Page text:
There are also some long-term dangers to using a rollator:

  • You can weaken the muscles in your legs.
  • You can cause carpal tunnel or other upper-body injuries.

However, you can mostly reduce these dangers by choosing a rollator that fits your body. The arm grips should be at the correct height for your dimensions, and the device should support your weight. Your doctor or physiotherapist can help you size a rollator to your body.

How to Safely Use a Rollator

The process is pretty straightforward. However, there are some tips on how to use a rollator. We will briefly cover each step of the process for using a rollator safely.

How to stand up from a rollator

  • Turn on the brakes.
  • Move to the edge of the seat.
  • Use two hands on the handles.
  • Lean forwards and put some weight into your feet.
  • Stand up using your legs and arms.
  • Disengage the brakes and start walking.

How to sit down on a rollator

  • Turn around so that you are facing away from the rollator, with the seat behind you.
  • Push the rollator back a little bit so you can bend your knees.
  • Make sure that you have the brakes turned on.
  • Place your arms behind you and on top of the chair arms.
  • Bend your knees until you are in a seated position.

How to walk with a rollator

  • Move slowly in unknown areas or on bumpy surfaces.
  • Walk with the rollator in front of you.
  • Push it along rather than making it carry you.
  • Try to keep your legs stepping a similar distance.
  • Keep an eye out for any potential hazards.
  • Keep your gaze looking ahead while you walk, not at your feet.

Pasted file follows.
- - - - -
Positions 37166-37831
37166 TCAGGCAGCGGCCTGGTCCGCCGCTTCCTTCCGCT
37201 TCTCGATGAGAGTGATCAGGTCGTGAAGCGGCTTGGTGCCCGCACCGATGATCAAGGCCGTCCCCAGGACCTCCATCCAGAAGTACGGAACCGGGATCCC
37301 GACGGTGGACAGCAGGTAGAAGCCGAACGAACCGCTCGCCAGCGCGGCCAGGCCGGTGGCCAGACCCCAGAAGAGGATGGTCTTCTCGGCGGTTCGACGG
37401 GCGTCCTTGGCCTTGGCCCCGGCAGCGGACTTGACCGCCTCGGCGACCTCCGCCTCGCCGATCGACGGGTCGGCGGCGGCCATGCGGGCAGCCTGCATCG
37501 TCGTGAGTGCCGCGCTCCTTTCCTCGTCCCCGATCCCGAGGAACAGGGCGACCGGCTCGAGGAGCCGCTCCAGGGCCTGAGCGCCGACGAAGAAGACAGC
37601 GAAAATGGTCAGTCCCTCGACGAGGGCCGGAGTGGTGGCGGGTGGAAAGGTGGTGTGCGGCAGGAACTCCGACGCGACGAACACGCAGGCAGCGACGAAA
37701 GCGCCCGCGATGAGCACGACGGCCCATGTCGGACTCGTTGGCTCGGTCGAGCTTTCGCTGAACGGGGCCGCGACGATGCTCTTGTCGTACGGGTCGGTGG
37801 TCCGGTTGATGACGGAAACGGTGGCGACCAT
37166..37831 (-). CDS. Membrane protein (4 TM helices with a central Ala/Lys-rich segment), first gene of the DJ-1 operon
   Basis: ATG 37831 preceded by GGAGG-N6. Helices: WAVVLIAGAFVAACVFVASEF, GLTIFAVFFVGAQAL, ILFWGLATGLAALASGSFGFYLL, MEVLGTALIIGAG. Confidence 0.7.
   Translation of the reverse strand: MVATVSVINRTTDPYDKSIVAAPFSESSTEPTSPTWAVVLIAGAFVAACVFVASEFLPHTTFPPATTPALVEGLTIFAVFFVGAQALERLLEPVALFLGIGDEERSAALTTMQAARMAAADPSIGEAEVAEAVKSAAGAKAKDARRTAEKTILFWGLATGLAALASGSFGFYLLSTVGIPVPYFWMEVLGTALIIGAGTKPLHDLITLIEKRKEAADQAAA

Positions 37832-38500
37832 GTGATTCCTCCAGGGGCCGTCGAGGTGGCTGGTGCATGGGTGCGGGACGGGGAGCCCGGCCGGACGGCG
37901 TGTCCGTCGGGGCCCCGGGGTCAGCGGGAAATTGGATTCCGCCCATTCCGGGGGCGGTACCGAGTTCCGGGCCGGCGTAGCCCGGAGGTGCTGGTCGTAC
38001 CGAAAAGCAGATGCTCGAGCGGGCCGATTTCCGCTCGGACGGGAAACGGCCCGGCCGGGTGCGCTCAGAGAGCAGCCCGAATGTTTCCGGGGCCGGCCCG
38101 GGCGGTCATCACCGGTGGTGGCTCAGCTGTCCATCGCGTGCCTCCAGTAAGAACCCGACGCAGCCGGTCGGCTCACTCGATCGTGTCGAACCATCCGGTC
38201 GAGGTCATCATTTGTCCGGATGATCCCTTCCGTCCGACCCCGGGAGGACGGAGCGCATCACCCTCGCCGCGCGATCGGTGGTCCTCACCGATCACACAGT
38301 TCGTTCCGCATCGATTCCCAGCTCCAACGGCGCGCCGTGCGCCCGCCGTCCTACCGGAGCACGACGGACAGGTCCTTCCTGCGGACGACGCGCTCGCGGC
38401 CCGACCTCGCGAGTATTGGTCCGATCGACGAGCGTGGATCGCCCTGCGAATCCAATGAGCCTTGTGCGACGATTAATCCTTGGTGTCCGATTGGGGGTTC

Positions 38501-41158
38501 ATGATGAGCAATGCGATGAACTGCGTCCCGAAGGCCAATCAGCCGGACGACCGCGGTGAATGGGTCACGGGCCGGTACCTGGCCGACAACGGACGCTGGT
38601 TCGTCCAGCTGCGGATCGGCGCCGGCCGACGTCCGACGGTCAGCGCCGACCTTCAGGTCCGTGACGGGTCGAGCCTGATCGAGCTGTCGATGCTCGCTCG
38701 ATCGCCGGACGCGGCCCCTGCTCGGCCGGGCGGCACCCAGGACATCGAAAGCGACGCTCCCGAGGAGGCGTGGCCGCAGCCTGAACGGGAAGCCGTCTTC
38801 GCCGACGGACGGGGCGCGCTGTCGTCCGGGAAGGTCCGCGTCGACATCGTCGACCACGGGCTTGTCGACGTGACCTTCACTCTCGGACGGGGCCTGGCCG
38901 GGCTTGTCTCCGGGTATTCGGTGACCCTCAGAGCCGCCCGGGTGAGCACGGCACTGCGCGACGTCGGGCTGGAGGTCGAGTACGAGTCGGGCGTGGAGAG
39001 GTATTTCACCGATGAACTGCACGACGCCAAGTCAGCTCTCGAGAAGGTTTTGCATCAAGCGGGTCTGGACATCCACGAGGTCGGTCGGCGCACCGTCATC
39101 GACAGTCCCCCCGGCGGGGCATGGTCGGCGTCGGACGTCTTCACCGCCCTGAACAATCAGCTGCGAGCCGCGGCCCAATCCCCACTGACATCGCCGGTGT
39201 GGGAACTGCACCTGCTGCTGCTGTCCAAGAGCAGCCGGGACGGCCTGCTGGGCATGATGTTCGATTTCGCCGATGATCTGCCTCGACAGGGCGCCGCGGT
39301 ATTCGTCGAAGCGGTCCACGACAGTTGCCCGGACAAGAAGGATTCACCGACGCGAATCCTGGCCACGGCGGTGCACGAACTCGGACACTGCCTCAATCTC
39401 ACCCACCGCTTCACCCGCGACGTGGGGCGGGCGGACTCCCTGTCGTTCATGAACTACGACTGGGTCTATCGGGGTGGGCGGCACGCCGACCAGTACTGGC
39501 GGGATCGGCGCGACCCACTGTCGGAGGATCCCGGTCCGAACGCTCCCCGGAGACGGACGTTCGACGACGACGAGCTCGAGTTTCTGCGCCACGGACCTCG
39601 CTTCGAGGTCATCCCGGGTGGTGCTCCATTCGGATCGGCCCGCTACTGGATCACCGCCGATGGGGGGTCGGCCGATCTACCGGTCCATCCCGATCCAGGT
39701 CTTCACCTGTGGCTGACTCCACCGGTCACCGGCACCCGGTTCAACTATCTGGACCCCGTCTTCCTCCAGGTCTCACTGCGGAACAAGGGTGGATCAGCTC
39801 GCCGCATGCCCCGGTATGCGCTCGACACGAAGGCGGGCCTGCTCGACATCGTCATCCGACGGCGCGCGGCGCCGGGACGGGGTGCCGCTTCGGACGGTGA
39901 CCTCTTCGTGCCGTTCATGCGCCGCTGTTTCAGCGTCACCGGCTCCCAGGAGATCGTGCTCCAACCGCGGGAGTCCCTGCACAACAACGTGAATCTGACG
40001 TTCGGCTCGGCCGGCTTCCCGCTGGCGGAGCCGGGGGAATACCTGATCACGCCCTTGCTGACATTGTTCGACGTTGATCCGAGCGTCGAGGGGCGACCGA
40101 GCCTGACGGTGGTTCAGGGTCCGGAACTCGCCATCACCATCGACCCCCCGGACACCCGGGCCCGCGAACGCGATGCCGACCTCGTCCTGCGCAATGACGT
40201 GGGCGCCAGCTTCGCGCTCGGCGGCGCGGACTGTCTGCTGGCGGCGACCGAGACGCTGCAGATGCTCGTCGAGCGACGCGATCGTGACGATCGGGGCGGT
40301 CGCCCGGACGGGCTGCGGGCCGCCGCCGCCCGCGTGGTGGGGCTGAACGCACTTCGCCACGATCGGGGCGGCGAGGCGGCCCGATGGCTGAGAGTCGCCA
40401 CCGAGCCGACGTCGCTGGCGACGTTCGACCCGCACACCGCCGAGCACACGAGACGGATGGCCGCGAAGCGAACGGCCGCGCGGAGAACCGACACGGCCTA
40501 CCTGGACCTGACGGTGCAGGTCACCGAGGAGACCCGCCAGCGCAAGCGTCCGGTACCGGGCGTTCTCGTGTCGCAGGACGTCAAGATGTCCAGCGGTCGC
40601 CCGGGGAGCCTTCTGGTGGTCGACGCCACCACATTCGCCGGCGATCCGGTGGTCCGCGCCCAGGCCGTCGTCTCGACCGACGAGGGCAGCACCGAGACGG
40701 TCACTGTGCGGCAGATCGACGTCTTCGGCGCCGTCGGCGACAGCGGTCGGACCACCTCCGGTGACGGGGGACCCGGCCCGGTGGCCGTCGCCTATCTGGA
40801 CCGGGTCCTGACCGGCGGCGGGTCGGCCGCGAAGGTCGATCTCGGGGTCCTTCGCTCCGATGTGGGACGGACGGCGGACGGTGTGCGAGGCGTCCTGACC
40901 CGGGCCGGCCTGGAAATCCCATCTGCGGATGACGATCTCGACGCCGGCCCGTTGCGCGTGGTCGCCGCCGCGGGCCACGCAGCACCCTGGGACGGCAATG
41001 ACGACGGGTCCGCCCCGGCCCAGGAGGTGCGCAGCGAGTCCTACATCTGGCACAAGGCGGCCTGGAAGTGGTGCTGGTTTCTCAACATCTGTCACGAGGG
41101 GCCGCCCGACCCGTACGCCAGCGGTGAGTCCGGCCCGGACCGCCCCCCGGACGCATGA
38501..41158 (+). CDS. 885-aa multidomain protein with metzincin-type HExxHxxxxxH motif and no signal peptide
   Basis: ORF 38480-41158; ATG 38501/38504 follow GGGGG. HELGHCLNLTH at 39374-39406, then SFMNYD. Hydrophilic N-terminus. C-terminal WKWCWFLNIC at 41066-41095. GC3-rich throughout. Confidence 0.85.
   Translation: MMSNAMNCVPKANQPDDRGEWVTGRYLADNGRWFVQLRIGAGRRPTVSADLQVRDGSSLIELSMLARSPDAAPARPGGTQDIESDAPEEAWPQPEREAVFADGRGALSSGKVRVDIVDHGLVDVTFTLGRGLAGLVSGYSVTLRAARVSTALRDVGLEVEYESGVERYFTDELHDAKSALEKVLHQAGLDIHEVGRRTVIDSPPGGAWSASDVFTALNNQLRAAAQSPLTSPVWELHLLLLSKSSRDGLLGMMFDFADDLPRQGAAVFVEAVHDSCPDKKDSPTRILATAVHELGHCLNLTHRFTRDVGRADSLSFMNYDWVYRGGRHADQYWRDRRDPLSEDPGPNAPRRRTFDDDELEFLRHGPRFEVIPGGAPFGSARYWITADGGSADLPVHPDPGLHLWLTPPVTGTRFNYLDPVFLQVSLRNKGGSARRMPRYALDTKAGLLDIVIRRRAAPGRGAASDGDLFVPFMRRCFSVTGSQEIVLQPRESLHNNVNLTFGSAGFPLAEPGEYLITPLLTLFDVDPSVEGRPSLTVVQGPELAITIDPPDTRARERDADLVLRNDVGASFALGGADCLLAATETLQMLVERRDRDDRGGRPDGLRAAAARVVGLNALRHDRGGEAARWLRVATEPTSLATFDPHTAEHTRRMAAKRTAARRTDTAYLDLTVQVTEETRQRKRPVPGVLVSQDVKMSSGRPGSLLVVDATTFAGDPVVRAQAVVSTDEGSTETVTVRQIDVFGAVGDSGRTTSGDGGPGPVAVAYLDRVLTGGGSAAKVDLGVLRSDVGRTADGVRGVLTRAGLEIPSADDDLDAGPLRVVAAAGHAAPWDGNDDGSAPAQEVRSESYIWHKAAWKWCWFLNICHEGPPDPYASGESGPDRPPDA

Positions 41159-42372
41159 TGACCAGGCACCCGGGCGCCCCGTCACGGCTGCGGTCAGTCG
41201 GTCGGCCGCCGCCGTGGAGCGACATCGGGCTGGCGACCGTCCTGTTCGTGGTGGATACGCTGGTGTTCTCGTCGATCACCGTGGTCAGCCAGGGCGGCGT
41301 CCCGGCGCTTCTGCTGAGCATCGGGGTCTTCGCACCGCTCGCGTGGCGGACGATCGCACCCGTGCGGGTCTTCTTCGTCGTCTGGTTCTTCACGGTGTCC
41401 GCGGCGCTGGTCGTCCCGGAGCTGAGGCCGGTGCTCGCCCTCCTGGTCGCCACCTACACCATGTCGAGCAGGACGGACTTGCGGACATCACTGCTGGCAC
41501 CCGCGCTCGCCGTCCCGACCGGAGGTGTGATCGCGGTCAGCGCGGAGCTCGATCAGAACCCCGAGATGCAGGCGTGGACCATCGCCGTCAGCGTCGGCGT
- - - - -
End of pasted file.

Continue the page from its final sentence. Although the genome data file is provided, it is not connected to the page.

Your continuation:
• Rest when you feel tired.

How to maintain a rollator:

  • Regularly check the wheels for any punctures or damage.
  • Check that the brakes are functioning.
  • Make sure not to overbalance the rollator with bags or other items.
  • Do not use a broken rollator.

If you want to learn more about how to safely use a rollator, you can watch this video.

Are Rollators Covered by Medicare?

Medicare covers walkers (as does Medicaid in some circumstances) including rollators. They classify them as durable medical equipment (DME). This means you can gain coverage if you have a medical need and prescription from a doctor. However, some other criteria determine the kind of coverage.

Your doctor and the rollator supplier must be part of the Medicare program. Otherwise, Medicare will not pay out the claims. This ensures that they meet the standards of safety that the US government requires.

medicare logo

You will have to pay 20% of the amount approved by Medicare. This amount may cover the rental or purchase of a rollator, depending on your specific medical needs. However, this is only valid if your doctor accepts assignment, where Medicare will pay them the remainder.

There may be other costs associated with using a rollator. These expenses could include insurance and additional medical charges. You should thoroughly discuss your options with your medical professional.

Rollator Pros and Cons

Rollator CONS

There are various advantages to using a rollator: